The NFL never sleeps, not anymore and not at any point in the year.
In March, for instance, it's free agent season. Marquee players find new teams and big money, while teams move as quick as they can to lock up the best talent. And 2012 marked one of the biggest frenzies of all with Peyton Manning and Mario Williams headlining.
The NFL draft is the big thing in April, not free agency. While teams interview and work out college prospects, those players left awaiting new deals sit forgotten like the square-wheeled train in the Land of Misfit Toys.
But to write off those players would be a mistake, even for a team like the Kansas City Chiefs. Having already filled their biggest roster holes last month, Kansas City has no serious needs at any position even before adding their upcoming draft picks.
But the Chiefs can continue to build depth with the veteran players still out on the market, even if it's just for one-year contracts popular among those who couldn't land major long-term deals last month. And at this point in the year, the best bargains can be found among these players with starting experience who may have a question mark about their ability going forward.
For 2012, the Chiefs needs some veteran depth to go with their high number of less-experienced starters. Here are six players who can do just that.
Yes, the first player on this list is a retread from New England, but don't hold that against him.
Up until last year, Dan Koppen anchored the center of the Patriots' line after they drafted him in 2003. A fractured ankle cost him the 2011 season.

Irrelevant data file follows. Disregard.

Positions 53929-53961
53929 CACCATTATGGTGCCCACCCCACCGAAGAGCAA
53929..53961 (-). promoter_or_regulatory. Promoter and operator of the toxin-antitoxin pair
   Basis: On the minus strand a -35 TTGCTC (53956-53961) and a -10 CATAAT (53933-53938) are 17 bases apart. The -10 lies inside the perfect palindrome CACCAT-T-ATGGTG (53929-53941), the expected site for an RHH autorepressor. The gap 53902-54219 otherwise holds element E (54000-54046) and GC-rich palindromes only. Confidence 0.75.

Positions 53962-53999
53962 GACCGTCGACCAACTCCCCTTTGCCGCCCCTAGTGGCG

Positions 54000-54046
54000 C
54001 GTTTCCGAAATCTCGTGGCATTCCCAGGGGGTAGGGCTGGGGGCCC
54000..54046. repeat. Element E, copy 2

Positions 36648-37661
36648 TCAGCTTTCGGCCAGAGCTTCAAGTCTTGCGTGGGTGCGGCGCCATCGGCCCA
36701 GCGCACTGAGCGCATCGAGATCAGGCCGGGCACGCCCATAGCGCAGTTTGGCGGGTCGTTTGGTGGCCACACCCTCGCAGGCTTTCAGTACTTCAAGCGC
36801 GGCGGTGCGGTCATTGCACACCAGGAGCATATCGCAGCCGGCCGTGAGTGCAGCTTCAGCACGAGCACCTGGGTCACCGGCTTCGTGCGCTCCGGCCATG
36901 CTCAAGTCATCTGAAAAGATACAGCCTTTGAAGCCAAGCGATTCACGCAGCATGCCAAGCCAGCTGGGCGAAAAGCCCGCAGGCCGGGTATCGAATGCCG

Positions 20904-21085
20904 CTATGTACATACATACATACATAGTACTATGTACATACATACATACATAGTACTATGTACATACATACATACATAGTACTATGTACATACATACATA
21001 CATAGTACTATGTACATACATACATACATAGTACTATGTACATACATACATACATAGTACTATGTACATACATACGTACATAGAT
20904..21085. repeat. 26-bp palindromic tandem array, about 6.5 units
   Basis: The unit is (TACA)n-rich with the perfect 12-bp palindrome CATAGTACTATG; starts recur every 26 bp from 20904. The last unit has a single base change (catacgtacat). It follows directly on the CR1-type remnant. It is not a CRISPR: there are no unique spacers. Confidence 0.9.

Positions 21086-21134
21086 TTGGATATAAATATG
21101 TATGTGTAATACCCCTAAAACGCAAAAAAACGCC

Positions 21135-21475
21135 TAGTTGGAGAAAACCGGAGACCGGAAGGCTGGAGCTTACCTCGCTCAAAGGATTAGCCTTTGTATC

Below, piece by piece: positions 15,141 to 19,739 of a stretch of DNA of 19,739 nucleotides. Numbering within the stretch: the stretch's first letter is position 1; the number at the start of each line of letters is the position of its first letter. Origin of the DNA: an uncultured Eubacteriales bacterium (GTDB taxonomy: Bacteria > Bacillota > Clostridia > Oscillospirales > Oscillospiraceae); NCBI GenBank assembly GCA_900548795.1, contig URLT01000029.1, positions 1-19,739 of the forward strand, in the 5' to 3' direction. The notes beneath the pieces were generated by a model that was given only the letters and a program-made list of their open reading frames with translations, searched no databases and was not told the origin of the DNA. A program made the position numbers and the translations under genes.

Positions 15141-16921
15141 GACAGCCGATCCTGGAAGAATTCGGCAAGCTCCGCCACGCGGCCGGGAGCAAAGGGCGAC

Now it looks like it'll cost him his roster position as well. New England seems less than interested in retaining Koppen, particularly after re-signing his backup Dan Connolly.
This works out perfectly for the Chiefs if they can make something happen. With Casey Weigmann likely to retire, Kansas City needs an insurance policy should Rodney Hudson experience growing pains as he elevates into the starting role.
The veteran Koppen could also pick up where Weigmann left off, teaching Hudson what it takes to have a long, successful career in the NFL.
Chiefs fans clamored loudly for Aubrayo Franklin last year in free agency. Recently released after receiving the franchise tag from San Francisco, Franklin figured to be one of the bigger names in 2011's free agency class.
Instead, little happened in the market for his services. Eventually, Franklin signed a one-year deal with the Saints.
Now Franklin finds himself back on the market and in much the same situation as last year. With the draft fast approaching and few teams lining up to get Franklin's name on a contract, the Chiefs can come in with a modest offer and likely land one of the few true nose tackles in the NFL.
Franklin doesn't possess the dominance of a Haloti Ngata or Vince Wilfork, but he should do well in most situations and has more tread left on the tires than last year's pick-up, Kelly Gregg.
The third name on this list brings another former Patriot coming off injuries.
Despite three seasons of double-digit sacks in five years, Andre Carter is another solid performer without a job. Nearing his 33rd birthday could have something to do with it, or perhaps teams are skittish about his quad injury last December.
Odds are it's both, but it shouldn't scare the Chiefs off from pursuing him.
Carter would not factor in to Kansas City's base package on defense; at 255lbs, he just doesn't have the bulk for a 3-4 end.